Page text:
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I feel the original poster's pain. The problem is not with Linux software in general, but with device driver support in particular, and most especially networking devices. The instructions for ...
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  1. #21
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    I feel the original poster's pain. The problem is not with Linux software in general, but with device driver support in particular, and most especially networking devices. The instructions for installing a newish USB wireless controller are appalling. They are not impossible to follow, but it requires far more expertise than the average computer user posseses. The difficulty is increased ten fold because before the networking adapter is working access to the network is impossible, and so all downloads must be run across via a CD burner and sneaker-net.

    Consider these wireless USB installation instructions from http://zd1211.ath.cx/zd1211:

    * Make sure you have your kernel sources in /usr/src/linux
    * Make sure your kernel is compiled with wireless extensions (CONFIG_NET_WIRELESS) and USB support
    * Make sure iwconfig is installed (Debian: wireless-tools package)
    * Download latest drivers
    * untar, make, make install
    * insmod zd1211
    * ifconfig wlan0 up
    * iwconfig wlan0 essid youressid
    * dhclient wlan0

    In other words, to install this piece of hardware you have to compile and install a new kernel (not an easy feat in it's own right, if only because of the dependency dance), install a new package, run a bunch of commands, all which may fail for one reason or another. Even if done successfully there is no hint as to how to get this to work every time the computer starts up - the user will have to teach themselves about the bootup procedure and adjust accordingly.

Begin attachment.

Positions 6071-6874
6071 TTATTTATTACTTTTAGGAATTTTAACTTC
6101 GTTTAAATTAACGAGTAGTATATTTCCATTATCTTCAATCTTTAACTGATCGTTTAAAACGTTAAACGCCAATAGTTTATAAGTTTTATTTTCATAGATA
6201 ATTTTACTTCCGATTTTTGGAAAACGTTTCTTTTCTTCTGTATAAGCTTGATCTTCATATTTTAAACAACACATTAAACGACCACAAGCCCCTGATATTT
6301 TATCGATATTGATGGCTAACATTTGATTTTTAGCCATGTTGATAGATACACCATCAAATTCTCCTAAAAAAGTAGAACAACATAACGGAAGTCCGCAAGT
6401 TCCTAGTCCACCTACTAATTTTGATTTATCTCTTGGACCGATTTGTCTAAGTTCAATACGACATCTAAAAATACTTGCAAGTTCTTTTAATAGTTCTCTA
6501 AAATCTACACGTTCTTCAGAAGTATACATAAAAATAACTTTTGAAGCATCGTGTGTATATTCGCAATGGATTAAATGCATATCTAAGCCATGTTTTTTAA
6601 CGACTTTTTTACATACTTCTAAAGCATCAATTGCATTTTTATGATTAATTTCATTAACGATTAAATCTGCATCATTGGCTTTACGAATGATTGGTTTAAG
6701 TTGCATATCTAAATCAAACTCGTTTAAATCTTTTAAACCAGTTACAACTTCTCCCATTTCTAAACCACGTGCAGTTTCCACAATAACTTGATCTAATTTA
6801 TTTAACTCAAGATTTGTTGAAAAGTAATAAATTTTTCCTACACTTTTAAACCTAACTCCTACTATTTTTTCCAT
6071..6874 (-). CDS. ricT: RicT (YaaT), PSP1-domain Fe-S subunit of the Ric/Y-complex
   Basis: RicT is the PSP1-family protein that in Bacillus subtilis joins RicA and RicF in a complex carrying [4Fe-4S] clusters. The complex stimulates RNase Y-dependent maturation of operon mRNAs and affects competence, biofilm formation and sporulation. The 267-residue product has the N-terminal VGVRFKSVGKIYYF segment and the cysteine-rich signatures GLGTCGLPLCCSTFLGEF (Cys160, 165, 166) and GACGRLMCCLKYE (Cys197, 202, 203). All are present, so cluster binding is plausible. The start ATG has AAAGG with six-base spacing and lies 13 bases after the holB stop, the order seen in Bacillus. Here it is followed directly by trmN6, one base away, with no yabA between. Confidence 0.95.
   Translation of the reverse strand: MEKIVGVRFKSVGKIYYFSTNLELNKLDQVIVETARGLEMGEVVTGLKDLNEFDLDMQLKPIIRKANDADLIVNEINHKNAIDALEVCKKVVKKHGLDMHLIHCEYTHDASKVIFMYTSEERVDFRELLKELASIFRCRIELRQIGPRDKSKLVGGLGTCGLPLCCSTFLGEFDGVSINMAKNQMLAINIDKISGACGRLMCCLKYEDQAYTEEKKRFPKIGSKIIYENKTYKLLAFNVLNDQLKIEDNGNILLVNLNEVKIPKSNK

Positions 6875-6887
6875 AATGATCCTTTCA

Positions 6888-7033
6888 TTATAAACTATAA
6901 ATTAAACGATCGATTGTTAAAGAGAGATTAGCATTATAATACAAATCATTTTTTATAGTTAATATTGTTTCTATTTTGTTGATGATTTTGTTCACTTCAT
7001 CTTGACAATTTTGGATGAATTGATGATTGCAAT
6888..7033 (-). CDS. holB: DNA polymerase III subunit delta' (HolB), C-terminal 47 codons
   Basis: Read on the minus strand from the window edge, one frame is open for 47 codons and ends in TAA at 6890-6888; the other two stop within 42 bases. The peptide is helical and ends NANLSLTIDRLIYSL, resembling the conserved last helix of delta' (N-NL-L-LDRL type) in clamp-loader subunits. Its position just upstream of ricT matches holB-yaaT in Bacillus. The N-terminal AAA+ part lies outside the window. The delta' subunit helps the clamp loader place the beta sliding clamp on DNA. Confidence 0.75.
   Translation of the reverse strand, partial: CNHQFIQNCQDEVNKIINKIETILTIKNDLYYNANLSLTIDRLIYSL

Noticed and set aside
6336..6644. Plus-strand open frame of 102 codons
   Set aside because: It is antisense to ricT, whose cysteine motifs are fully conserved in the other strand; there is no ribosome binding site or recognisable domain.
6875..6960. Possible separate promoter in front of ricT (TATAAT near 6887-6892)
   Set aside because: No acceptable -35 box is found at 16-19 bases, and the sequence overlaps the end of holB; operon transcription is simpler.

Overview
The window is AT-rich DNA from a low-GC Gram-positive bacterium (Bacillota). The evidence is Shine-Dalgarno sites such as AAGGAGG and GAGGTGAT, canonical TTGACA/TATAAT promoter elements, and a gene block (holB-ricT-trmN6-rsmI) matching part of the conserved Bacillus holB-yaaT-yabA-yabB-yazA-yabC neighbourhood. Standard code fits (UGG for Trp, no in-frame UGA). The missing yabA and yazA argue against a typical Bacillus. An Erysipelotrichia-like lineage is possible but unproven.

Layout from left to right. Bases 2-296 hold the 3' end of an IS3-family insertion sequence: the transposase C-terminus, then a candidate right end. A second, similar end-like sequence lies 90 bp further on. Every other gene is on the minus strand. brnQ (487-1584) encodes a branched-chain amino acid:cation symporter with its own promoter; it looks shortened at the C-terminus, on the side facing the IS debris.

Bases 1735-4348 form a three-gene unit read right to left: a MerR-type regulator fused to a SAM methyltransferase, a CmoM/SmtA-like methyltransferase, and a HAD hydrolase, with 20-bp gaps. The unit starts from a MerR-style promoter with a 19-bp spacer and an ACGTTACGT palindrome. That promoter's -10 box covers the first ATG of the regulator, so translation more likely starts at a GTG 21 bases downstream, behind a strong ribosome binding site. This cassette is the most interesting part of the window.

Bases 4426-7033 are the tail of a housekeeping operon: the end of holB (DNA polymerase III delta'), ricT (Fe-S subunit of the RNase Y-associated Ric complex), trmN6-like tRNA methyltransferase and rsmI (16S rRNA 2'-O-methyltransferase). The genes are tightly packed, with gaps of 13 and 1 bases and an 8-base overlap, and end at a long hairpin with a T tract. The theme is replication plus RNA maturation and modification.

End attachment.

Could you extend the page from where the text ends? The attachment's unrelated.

It's not clear to me that D-Link or Hawking could have eliminated this process. Assuming they wrote a driver, and distributed an install script to be run as root, how would they have dealt with kernels without "CONFIG_NET_WIRELESS"? Would they have redistributed iwconfig? In what form? For which distribution?

    This is not a rhetorical question. If there is a silver bullet I'd like to know about it.

  2. #22
    Linux Guru techieMoe's Avatar
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    Quote Originally Posted by digitaljosh
    It's not clear to me that D-Link or Hawking could have eliminated this process. Assuming they wrote a driver, and distributed an install script to be run as root, how would they have dealt with kernels without "CONFIG_NET_WIRELESS"? Would they have redistributed iwconfig? In what form? For which distribution?
    They would probably just do what Nvidia does, and make their drivers a kernel module external to the kernel itself.
    Registered Linux user #270181
    TechieMoe's Tech Rants

  3. #23
    Linux User truoc444's Avatar
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    Quote Originally Posted by fyrephlie

    try:

    http://www.winsupersite.com/showcase...slipstream.asp

    again... link clicking for me brought up download dialogues....

    spoiler alert.... this takes some time, about as long as it does to reinstall windows... and unless you plan on re-installing a lot it isn't worth it.

    as to the amount of time it took you to install..... i have already said that xp installs are not the fastest..... but never more than 2 hours. simplyMEPIS for me took like 45 minutes.
    That's the one I ended up using. it takes 39 mins for xp then 20 for SP2 then between downloading all the other updates and installing all my software (dvd, cd burning software etc aren't just there on a clean install) rebooting about 80 times what can i say i'm not a programmer and can't write code or anything but i have time and definately have my own level of computer geekiness
    Desktop: Dual Xeon 2.8 GHz 1.5 GB RAM Ubuntu/XP Pro
    Laptop: Macbook 2 GHz C2Duo 3 GB RAM OS X/ Ubuntu/ XP Pro
    Linux Registration #396559

    Go 'Stros!

  4. #24
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    Complacency

    As a quick follow up: I'm a long time Linux user, but I've always been "lucky" with my installs. Things have run flawlessly, and I never had to recompile a kernel or finagle with strange configuration files. Networking has always worked flawlessly. I didn't bother helping those with hardware problems because I figured, eh, they must have done something stupid.

    Not so. A problematic piece of hardware, especially networking hardware, is a whole new ball game. When something goes wrong on Linux, it is almost always fixable, but it requires a huge level of system administration ability. For most people, learning those skills is somewhat wasted, as it will be used for one install and then forgotten.

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